In 1824 Edward Pease joined with Michael Longdridge, George Stephenson and his son Robert Stephenson, to form a company to make the locomotives. The Robert Stephenson & Company, at Forth Street, Newcastle-upon-Tyne, became the world's first locomotive builder. Stephenson recruited Timothy Hackworth, one of the engineers who had helped William Hedley to produce Puffing Billy, to work for the company.
The first railway locomotive was finished in September 1825. Initially called Active, it was later given the name Locomotion. The locomotive was similar to those that Stephenson had produced at the collieries at Killingworth and Heaton. The boiler of the Locomotion had a single fire tube and two vertical cylinders let into the barrel and the four wheels were coupled by rods rather than a chain.
The Stockton & Darlington Railroad was opened on 27th September, 1825. Large crowds saw George Stephenson at the controls of the Locomotion as it pulled 36 wagons filled with sacks of coal and flour. The initial journey of just under 9 miles took two hours. However, during the final descent into the Stockton terminus, speeds of 15 mph (24 kph) were reached. These increased speed surprised one man and he fell from one of the wagons and was badly injured.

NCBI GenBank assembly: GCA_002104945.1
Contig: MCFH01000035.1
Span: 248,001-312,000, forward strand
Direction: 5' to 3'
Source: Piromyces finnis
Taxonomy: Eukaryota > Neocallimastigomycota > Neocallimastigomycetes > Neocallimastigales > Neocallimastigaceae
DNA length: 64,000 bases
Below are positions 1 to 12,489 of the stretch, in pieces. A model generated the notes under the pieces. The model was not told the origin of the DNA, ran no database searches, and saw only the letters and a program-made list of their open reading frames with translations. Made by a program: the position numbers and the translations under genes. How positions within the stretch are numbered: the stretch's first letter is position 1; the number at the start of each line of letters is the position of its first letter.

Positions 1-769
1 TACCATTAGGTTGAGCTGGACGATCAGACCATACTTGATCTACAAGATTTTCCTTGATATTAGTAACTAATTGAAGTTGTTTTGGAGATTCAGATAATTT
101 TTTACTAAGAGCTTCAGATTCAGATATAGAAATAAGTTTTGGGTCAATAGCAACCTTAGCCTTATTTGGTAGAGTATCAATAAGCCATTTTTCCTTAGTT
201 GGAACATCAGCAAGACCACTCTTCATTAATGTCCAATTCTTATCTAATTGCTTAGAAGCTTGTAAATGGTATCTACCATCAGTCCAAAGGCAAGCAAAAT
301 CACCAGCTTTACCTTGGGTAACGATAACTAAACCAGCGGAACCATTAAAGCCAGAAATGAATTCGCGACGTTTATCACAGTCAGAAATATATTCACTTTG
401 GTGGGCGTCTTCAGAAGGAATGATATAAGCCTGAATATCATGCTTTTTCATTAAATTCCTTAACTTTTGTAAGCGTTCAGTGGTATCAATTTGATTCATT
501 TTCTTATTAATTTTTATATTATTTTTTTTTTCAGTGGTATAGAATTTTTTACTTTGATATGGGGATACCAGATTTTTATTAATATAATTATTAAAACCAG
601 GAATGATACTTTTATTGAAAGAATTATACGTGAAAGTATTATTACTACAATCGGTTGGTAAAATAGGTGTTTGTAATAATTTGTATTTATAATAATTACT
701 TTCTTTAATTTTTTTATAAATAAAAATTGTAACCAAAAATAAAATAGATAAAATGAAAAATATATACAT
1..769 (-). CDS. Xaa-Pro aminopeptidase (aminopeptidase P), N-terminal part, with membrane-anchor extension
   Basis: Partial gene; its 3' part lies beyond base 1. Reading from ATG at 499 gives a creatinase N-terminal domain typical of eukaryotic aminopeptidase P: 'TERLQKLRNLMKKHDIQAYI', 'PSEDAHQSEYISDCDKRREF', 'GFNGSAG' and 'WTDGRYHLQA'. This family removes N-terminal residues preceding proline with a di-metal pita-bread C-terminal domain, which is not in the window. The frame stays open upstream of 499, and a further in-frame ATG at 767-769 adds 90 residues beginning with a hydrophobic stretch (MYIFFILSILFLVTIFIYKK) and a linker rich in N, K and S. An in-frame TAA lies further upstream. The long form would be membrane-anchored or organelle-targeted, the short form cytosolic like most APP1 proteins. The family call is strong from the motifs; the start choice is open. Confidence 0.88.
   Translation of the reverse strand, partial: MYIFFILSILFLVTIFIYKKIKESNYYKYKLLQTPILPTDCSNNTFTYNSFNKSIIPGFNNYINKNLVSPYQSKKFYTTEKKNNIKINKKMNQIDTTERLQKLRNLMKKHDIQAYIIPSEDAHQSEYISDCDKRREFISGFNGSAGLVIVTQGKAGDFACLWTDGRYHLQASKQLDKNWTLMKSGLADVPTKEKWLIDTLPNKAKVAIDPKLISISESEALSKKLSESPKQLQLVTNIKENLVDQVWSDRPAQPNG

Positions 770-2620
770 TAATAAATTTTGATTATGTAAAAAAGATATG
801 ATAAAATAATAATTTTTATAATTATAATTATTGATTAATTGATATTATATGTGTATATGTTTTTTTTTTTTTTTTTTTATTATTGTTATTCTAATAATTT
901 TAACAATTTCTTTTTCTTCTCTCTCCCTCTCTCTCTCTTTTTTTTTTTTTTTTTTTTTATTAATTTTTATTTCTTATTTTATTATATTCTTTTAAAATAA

In 1828 the boiler of the Locomotion exploded, killing the driver. She was rebuilt but did not perform well. The main problem was its inability to produce enough steam for a twenty-mile run. Timothy Hackworth enlarged the boiler and installed a return fire tube. This improved the performance of the locomotive but in 1827 was replaced by the Royal George. Hackworth's locomotive was mounted on six wheels, the cylinders were vertical, inverted and outside the boiler, and pistons and connecting rods drove the rear wheels.
© John Simkin, May 2013